The Angel Tree program is simple in concept and involves two stages. During the first stage in October and November, parents in need of help providing for their children go to various The Salvation Army facilities, which are called corps. The corps are community centers where parents will find a chapel for prayer, a social service office and a community center with daily activities for all ages. Many corps also have a gymnasium where recreational sports and other athletic activities are held.
Families whose incomes fall below national poverty guidelines qualify for Angel Tree assistance. Once validated, parents list the names of each child, “Angel,” in the family. Information also is gathered on the child’s gender, age and special Christmas wants and needs. In many cases these wants and needs include coats, shirts, socks, toothbrushes and toys. One Angel in Indianapolis was even in need of a bed. It is all about meeting children’s needs. In each case children receive new items. In its first year in central Indiana, the Angel Tree program helped to provide Christmas for 4,042 children from 1,700 families who signed up for the program.
Once all the Angels are signed up, it is time for stage two. This involves identifying individuals, organizations, associations, corporations and foundations willing to adopt or sponsor Angels. Sponsoring an Angel involves purchasing the items on an Angel’s wish list. Most donors spend between $50 and $100 per Angel. The Salvation Army markets the adoption process through "Angel trees," tall Christmas trees covered in paper Angel tags, each carefully labeled with a child’s name, age, clothing and shoe sizes, and wants and needs. The trees are set up in busy places like local malls, businesses and churches. Other donors may choose to go online to sponsor Angels. In one case in Indianapolis, a company held an employee fair and had two trees with 150 Angels on these trees. It was a large company and every Angel was taken off of the tree and sponsored. A typical marketing campaign seeking adoptive donors spans mid-November to mid-December. In Indianapolis, Angel Tree bags filled with gifts were to be returned to The Salvation Army by Dec. 15, in advance of the major distribution day event on Dec. 17.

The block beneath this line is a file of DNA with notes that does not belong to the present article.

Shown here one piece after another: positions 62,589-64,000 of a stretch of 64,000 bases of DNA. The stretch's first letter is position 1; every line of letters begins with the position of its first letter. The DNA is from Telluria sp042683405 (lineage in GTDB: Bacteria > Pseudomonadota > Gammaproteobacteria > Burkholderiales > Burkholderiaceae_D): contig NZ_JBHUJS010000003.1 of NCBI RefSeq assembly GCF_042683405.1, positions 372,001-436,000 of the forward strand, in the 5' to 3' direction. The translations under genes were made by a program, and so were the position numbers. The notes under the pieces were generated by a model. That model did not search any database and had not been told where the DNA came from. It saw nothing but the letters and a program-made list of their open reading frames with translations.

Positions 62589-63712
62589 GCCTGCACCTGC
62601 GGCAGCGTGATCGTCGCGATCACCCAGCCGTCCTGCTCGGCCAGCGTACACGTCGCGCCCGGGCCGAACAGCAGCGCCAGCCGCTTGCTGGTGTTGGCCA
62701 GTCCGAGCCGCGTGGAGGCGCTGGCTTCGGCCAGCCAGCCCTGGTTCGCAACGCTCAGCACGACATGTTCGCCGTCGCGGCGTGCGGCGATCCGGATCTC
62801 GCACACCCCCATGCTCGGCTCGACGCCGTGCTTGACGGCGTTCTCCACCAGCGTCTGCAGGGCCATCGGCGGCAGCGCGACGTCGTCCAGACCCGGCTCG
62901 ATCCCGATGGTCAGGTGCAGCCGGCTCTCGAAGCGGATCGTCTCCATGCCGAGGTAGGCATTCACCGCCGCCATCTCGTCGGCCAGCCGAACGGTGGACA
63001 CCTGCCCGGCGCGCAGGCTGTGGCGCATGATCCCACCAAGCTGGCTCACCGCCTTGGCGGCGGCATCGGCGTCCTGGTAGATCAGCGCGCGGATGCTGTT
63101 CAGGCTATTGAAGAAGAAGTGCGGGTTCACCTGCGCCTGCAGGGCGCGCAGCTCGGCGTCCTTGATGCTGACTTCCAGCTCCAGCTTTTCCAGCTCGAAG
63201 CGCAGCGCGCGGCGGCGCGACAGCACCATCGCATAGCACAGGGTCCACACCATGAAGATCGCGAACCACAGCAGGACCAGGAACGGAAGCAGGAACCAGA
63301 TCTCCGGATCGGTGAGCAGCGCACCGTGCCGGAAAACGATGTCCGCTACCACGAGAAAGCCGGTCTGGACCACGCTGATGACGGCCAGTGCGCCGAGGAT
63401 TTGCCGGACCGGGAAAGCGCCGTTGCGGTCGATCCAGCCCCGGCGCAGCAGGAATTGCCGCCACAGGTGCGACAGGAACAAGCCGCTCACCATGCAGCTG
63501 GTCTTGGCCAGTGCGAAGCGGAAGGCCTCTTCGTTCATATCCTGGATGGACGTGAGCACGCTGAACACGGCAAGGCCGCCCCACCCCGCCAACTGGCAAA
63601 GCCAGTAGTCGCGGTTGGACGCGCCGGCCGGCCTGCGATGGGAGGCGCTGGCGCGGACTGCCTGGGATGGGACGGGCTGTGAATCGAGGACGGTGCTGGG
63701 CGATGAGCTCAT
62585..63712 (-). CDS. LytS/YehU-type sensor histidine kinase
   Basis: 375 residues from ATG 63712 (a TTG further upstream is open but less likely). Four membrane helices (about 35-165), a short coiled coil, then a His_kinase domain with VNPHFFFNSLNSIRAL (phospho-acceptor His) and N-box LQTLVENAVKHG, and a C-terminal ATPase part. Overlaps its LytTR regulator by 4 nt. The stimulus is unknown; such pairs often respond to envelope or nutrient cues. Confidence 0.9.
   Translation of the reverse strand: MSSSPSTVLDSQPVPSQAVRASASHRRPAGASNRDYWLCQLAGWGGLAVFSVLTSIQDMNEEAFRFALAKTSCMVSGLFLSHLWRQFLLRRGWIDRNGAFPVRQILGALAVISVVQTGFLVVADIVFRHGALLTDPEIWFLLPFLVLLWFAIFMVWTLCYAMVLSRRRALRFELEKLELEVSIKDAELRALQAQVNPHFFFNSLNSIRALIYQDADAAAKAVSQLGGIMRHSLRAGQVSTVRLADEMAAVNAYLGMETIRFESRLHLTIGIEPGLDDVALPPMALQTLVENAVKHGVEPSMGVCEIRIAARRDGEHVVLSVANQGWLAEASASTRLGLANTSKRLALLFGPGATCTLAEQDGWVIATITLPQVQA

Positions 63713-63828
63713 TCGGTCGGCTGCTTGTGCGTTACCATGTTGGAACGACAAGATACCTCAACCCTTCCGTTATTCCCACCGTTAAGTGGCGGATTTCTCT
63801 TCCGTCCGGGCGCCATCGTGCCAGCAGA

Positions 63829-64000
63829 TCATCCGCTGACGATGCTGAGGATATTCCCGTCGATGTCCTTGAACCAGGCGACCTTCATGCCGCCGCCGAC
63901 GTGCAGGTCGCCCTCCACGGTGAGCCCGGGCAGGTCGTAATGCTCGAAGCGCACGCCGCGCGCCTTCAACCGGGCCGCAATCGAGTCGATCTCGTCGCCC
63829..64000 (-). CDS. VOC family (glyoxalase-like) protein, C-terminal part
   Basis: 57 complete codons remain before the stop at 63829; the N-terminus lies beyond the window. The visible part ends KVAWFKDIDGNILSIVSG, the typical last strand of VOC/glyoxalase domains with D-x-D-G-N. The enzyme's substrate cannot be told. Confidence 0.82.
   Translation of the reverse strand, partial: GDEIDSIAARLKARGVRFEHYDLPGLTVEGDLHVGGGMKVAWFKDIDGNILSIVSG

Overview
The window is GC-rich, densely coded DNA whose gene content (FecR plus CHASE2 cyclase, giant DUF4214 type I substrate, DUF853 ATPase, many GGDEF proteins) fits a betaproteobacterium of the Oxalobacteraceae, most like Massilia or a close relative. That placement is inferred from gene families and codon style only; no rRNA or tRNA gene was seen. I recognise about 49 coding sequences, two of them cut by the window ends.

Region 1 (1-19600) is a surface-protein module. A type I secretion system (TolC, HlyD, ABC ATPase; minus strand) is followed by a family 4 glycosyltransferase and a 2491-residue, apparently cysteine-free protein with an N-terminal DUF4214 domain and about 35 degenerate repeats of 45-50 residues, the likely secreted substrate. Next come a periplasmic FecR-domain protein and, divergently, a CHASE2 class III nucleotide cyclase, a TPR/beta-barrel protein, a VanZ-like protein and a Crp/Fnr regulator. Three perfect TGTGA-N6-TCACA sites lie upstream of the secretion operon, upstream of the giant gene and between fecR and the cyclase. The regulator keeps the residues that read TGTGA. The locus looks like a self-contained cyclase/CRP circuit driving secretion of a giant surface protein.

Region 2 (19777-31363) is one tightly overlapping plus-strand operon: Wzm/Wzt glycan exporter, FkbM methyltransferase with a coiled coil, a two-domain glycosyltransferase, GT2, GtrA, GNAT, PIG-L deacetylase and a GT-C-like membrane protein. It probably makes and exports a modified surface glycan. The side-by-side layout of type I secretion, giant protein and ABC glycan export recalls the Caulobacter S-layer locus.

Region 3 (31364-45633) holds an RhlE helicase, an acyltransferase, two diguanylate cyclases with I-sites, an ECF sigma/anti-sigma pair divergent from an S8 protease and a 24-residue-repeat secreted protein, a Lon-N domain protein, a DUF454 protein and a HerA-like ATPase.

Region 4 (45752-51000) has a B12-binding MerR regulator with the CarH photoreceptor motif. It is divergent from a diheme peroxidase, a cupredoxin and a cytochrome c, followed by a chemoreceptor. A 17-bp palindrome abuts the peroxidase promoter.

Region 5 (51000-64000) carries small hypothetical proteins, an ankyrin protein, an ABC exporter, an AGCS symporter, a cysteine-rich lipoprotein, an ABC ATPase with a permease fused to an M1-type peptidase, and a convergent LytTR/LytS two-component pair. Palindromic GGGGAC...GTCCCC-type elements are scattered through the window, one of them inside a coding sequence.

In the days leading up to distribution day, many volunteers and staff prepared the Indiana State Fairgrounds for the arrival of more than 1,700 parents, sorting and packing more than 4,000 Christmas bags filled with gifts. Each numbered gift bag included the child’s name and gift information, and was placed in numbered sequence with all the other bags. On distribution day, volunteers and staff played a variety of roles to move parents into the facility and to give them their children’s gifts. In one case, a single mother had seven children. There was no margin of error as each bag was checked to see that each child received a full bag and appropriate gifts.